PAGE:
4) What about Welker's struggles this year? He only had a 721 OPS this year.  His BA was in the low 250s and his OBP wasn't good.

 

Its not as cut and dry as saying, I named this player and that player and therefore, I have a plan and you don't.  There is a lot more to it than that.


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#27 ivanbalt

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Posted 18 September 2019 - 10:52 AM

If the value is good then you certainly trade, but and this, is just my opinion, I do not want 18 year old kids who maybe 4 or 5 years away, because I am tired of watching players who do not belong in the major leagues.

 

This is where I'm at.  Otherwise, if Mancini is gone we'll probably end up with yet another year of .170 at 1B and promises long down the road.



#28 bmore_ken

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Posted 18 September 2019 - 11:34 AM

Agreed unless someone decides to overpay. Trading for a guy is cheaper than overpaying on a free agent.

I wouldn't even need an overpay, just value. And value doesn't come in the form of a couple of 19 year olds that may never see the show except on tv.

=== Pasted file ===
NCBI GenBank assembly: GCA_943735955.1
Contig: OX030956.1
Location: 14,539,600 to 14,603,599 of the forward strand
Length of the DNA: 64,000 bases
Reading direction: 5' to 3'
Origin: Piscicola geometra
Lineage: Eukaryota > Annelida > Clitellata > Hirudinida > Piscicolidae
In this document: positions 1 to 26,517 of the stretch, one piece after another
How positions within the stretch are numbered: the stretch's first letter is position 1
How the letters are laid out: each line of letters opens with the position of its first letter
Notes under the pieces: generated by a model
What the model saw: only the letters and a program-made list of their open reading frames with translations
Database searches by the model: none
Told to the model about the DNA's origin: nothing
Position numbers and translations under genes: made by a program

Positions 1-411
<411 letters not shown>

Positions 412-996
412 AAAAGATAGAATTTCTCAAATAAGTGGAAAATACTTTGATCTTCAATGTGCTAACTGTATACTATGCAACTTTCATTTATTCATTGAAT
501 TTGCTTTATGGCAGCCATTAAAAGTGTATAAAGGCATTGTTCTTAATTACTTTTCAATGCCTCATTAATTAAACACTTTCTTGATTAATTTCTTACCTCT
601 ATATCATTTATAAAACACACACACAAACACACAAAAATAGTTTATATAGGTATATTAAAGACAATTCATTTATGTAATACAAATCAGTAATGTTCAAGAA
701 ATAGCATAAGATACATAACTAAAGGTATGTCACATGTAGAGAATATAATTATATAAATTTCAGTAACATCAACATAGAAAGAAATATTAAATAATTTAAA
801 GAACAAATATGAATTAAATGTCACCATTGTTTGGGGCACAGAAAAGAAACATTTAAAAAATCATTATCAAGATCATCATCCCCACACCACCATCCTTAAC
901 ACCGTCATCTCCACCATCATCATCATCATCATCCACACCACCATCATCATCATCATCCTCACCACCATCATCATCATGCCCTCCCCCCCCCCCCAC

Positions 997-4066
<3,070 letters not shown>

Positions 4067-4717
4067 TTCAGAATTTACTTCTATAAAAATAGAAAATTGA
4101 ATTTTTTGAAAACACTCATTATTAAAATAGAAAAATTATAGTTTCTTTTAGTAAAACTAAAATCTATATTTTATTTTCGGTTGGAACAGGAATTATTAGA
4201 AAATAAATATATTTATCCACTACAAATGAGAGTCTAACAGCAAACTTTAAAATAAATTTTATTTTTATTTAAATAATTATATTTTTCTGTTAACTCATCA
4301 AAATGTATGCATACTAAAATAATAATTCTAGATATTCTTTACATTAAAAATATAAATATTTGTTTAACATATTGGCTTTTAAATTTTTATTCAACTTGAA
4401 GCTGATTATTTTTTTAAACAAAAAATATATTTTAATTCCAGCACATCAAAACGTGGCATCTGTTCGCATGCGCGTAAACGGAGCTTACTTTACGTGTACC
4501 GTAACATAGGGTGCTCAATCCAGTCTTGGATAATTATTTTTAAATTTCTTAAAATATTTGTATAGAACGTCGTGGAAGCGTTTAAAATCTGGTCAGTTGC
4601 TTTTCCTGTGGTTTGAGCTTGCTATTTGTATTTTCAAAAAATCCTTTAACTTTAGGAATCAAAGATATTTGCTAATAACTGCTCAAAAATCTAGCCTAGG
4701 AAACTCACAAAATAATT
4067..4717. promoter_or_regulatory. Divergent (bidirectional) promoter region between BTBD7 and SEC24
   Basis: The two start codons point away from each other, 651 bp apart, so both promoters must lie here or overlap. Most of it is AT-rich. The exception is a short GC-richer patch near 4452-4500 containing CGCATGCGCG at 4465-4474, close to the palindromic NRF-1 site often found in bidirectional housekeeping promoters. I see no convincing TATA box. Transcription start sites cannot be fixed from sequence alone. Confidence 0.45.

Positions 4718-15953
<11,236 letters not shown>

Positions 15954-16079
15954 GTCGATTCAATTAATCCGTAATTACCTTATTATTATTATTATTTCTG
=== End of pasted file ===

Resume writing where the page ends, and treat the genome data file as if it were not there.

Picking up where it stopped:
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#29 BSLSteveBirrer

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Posted 18 September 2019 - 01:07 PM

The problem I see with trading Mancini is that about the best you can hope for is a player who ends up being about the same caliber by the time they make the big club. So what to me what you are trading is a known commodity for an unknown who may end up being about the same but younger.

 

To get a prospect with a higher ceiling its likely they are a lot less along in the minors so more risk they end up a bust or less than what you had. The age old dilemma.



#30 bmore_ken

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Posted 18 September 2019 - 01:21 PM

The problem I see with trading Mancini is that about the best you can hope for is a player who ends up being about the same caliber by the time they make the big club. So what to me what you are trading is a known commodity for an unknown who may end up being about the same but younger.